Monday, March 19, 2012

29 Hours of Sailing to Ft. Clinch

Arriving at Ft. Clinch
SandyBottom and SOS sailed 125nm north non-stop for 29 hours from Ponce de Leon Inlet to Ft. Clinch.  112nm of their track was 24hours of offshore sailing and paddling.    Team B&B began this long day by leaving their  Canaveral National Seashore anchorage at 7:20am on March 15th and sailing 10 nm to Ponce De Leon Inlet.  Power boat traffic made short-tacking out of the narrow inlet challenging: a jetty to port, and breaking waves to starboard.  By noon Mosquito  was offshore and headed north.  The seas seemed smoother and the crew looked forward to a drier ride up the coast.  But in no time the NE winds kicked up rough chop for the day.

Tacking out of Ponce de Leon Inlet at New Smyrna Beach
From noon to sunset the Mosquito averaged about 8.5 kts.  Gradually, from sunset to midnight the wind declined and shifted to SE.  Speed decreased down to 2 kts.  When wind speed dropped to zero around midnight, the Mosquito was 4.3 nm offshore from the Jacksonville Inlet.

The sea was smooth with large rollers and no wind.  SOS was not feeling well and suffered nausea for seven hours.  While SOS tried to sleep,  SandyBottom paddled the Mosquito  at 2-3 kts for 25 nm toward the Ft. Clinch Inlet.

At sunrise the sea was cloaked in fog,  the inlet's tide was still out-going,  the crew could not keep their eyes open, and the SPOT messenger's 24-hour tracking function automatically turned off.  Fortunately the crew called home then and restarted SPOT tracking.   Waiting for the wind, and waiting for the fog to clear,  the crew nodded off a few more times and the SPOT tracking showed Mosquito drifting in a circle.  By 9:30am the  Mosquito  began to make steady westward progress into the inlet.   By noon they were motor-sailing (paddling and sailing) into the public boat ramp site.

SandyBottom and SOS were met at the boat ramp by DancesWithSandyBottom who had brought along the Kruger Cruiser the crew would be using for river travel in the next stage.

Team B&B spent the afternoon at the boat ramp facility unloading gear, preparing the Mosquito  for trailer travel,  and reorganizing as "Team Kruger".   The facility includes restrooms and a large open-air pavilion useful for sorting through gear in the shade.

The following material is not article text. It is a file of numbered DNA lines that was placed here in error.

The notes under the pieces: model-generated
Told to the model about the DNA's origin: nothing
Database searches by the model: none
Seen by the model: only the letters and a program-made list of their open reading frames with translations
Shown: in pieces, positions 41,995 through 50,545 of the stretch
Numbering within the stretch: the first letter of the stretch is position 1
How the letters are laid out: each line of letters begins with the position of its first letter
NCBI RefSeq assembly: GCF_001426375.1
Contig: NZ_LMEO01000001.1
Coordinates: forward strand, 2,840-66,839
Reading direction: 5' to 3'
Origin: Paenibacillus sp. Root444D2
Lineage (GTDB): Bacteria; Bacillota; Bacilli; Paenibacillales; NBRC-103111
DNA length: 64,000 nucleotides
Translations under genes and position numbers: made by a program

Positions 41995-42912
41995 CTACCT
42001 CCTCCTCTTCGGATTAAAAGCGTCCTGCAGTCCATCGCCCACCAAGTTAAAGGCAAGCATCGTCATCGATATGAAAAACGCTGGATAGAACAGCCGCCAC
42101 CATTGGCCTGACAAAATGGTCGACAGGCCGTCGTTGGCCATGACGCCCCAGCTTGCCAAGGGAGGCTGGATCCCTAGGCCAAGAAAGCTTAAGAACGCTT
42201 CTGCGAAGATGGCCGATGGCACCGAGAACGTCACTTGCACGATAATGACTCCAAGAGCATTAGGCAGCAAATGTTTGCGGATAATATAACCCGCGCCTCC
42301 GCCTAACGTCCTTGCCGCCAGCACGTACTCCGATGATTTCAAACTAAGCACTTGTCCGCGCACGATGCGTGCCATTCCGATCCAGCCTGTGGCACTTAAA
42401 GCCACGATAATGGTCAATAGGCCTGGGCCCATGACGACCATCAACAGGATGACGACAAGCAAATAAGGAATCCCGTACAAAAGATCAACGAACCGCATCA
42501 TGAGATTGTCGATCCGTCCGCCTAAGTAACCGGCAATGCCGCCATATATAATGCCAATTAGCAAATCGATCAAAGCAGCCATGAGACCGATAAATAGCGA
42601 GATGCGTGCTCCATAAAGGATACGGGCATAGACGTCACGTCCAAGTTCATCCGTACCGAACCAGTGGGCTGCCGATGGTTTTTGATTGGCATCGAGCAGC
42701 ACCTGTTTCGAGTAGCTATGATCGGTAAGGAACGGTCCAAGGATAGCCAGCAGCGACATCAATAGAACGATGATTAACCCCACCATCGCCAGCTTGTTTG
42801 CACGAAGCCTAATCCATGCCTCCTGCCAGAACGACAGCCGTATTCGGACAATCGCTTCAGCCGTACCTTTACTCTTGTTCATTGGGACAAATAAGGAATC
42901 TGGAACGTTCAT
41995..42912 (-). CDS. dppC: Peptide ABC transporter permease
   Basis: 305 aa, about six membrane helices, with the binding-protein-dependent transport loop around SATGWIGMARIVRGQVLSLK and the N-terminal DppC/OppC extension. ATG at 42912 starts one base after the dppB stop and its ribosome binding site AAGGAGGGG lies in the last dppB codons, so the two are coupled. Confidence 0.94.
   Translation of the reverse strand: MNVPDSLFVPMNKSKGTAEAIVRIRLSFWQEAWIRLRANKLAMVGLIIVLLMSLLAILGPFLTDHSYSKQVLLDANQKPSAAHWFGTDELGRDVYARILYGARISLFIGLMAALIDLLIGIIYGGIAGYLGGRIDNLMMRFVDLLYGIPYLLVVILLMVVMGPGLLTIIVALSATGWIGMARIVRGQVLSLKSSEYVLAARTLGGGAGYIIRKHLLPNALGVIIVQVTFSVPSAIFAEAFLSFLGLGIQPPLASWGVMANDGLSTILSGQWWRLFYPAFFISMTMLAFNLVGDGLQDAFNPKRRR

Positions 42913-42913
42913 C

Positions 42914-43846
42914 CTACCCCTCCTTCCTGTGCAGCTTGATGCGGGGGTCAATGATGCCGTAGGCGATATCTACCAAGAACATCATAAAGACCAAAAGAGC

125 nm from Ponce de Leon Inlet to the Ft Clinch public boat ramp
No Wind Off Ft. Clinch Inlet
Ft. Clinch State Park (top), Public Boat Ramp (middle), 
Fernandina Beach's River Waterfront (bottom)
One of the two floating docks in the boat ramp's protected waters


Sailing south to the boat ramp


Arrival

At floating dock

What-If ?   SB and SOS talked about a "tactical mistake" and how their night offshore might have been completely different if they had exited Ponce de Leon Inlet at 9:00am instead of at noon.   If that had happened then they would have had 3 more hours of 8-10 kt sailing offshore and then when the wind died at midnight, they would have already reached the Ft. Clinch boat ramp.  Their late exit out Ponce de Leon Inlet occurred because Wednesday night (14th) night they did not sail all the way to the inlet before stopping to sleep for the night.  Instead they chose to stop at the northern extent of the Canaveral National Seashore (CNS) at 11:45 pm.   At the time,  they discussed this issue of needing to exit the inlet early in the morning,  but could not resist stopping 'early' as they were falling asleep at the wheel.    Sailing one more hour (11:30-12:30 Wednesday night)  to reach Ponce de Leon Inlet, would have given them 3 more hours of 8-10 kt sailing offshore,  and they would have arrived at Ft Clinch boat ramp at about 1am Friday instead of at noon Friday.   They would not have lost a night's sleep.     A twenty minute nap by one or the other crew Wednesday on the Indian River could have yielded one more hour of sailing Wednesday night  which in turn could have saved 11 useful hours reaching Ft. Clinch.   A faster more comfortable boat pays bonus dividends in speed and comfort.

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